Customers had several motivations to come clean. Some had inherited their secret accounts; some believed they could earn a better return if they had unfettered access to their money, even after paying fines; still others simply jumped at the chance to tie off liability and gain peace of mind.
According to Forbes, the IRS expected 1,000 taxpayers to come forward before the disclosure program ended in September 2009. In reality, more than 15,000 did, spurred in no small part by the high-profile investigationof UBS. The high volume created a backlog that lasted into 2010.
The voluntary disclosure process revealed much about the opaque world of Swiss banking, some of it incriminating. According to the indictment, traveling bankers illegally trolled the U.S. for customers, helped them break the law and then destroyed evidence of their activities.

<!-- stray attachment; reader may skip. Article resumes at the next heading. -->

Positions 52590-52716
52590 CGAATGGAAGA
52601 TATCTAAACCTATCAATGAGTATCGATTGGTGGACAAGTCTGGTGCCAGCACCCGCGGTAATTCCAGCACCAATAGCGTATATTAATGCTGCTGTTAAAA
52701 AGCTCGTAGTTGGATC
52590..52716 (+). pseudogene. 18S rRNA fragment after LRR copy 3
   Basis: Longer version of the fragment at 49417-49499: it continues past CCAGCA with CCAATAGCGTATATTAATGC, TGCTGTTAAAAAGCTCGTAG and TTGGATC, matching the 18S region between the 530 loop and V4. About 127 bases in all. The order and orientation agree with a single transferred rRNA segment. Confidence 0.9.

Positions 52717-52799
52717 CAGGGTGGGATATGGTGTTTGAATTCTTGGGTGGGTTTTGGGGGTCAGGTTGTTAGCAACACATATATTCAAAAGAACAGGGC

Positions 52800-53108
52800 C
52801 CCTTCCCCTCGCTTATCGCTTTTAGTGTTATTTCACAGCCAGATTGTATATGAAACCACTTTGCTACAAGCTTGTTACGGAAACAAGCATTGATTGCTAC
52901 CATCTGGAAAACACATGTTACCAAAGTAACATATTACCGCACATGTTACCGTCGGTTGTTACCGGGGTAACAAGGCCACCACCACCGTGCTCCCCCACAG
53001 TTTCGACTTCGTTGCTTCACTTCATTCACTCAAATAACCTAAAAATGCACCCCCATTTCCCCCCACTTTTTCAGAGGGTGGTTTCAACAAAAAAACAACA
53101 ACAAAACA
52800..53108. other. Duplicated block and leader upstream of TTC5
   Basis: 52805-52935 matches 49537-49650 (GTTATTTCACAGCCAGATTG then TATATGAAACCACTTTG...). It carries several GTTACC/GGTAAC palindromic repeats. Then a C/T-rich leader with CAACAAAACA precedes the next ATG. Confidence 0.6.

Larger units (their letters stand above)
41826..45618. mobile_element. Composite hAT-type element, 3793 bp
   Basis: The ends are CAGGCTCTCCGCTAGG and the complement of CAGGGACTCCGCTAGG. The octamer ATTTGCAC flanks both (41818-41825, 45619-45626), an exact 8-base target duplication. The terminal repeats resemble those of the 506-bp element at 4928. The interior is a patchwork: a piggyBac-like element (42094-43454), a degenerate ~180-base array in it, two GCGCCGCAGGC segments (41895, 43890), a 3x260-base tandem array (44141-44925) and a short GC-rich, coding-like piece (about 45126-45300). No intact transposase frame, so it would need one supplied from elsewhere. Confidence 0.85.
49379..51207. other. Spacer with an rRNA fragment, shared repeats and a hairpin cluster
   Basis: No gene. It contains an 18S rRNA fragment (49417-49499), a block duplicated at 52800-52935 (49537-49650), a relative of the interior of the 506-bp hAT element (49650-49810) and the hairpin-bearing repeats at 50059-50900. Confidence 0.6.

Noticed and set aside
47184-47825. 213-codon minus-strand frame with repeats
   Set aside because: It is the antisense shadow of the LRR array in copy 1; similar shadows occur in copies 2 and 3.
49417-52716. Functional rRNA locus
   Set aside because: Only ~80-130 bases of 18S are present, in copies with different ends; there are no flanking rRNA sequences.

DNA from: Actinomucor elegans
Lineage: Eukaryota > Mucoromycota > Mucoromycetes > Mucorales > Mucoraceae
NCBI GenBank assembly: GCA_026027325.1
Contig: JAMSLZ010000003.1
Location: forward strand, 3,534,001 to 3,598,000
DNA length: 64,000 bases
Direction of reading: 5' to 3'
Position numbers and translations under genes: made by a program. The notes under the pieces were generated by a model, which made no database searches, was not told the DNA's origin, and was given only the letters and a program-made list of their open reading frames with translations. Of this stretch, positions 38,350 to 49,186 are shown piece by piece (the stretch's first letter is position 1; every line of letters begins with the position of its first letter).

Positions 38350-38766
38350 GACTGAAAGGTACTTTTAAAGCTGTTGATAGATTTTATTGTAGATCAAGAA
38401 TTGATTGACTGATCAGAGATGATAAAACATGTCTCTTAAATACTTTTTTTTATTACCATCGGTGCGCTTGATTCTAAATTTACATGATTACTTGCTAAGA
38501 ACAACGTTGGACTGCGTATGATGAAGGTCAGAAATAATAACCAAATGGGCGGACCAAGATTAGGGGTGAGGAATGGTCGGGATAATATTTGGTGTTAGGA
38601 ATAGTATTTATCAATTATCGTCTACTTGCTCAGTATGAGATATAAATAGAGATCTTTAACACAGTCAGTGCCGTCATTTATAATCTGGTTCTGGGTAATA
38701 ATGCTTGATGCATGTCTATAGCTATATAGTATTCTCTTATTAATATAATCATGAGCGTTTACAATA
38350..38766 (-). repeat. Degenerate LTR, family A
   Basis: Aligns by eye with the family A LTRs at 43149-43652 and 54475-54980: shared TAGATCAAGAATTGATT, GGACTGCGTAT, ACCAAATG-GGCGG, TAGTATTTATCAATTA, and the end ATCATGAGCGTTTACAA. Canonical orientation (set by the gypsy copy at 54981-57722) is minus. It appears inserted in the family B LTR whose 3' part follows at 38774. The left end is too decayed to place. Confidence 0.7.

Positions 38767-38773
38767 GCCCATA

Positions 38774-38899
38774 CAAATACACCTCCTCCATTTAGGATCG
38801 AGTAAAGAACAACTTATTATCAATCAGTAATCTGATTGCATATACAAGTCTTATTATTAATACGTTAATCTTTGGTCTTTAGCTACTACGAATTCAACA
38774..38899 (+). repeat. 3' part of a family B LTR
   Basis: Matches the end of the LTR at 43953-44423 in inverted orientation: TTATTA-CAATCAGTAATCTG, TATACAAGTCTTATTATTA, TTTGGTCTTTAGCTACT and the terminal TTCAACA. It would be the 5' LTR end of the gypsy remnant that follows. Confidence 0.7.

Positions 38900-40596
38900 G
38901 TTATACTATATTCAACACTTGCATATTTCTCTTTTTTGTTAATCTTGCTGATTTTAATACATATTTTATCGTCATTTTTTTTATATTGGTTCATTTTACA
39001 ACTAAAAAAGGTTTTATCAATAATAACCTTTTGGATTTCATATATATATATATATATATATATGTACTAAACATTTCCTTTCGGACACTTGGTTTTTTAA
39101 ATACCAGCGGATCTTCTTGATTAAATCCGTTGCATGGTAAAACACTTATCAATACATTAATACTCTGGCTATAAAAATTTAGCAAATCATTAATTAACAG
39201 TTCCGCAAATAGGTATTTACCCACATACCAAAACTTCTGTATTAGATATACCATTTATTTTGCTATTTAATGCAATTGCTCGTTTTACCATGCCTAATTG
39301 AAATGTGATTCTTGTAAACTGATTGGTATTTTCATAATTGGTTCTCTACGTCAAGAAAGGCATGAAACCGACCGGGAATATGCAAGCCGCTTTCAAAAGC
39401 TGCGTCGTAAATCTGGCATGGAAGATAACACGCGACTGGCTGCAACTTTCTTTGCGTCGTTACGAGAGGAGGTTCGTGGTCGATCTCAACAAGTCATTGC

“Individual taxpayers told the criminal investigation division in the IRS about many of the incidents in dealing with foreign bankers,” Press says. “Certain patterns of bankers coming into the U.S. hit a raw nerve with the Department of Justice. You can’t just come into the United States, use our banking system, take money, make deposits or open up accounts when you’re not licensed.”
The program was so successful it was repeated this year. The deadline to self-disclose was Sept. 9.
No End in Sight
The cases are a clear signal that just as in other corporate criminal areas, individual bankers are in the prosecutorial crosshairs.
“If the Justice Department is looking into alleged wrongful activities on the part of a financial institution, they will look at the individuals that are involved at the institutions as well for potential criminal prosecution,” says Larry Hill, chair of the Tax Controversy and Litigation Practice Group at Dewey & LeBoeuf. “It’s a relatively new phenomenon that they’re going after the officers or employees of these banks, but this is a relatively new phenomenon in general.”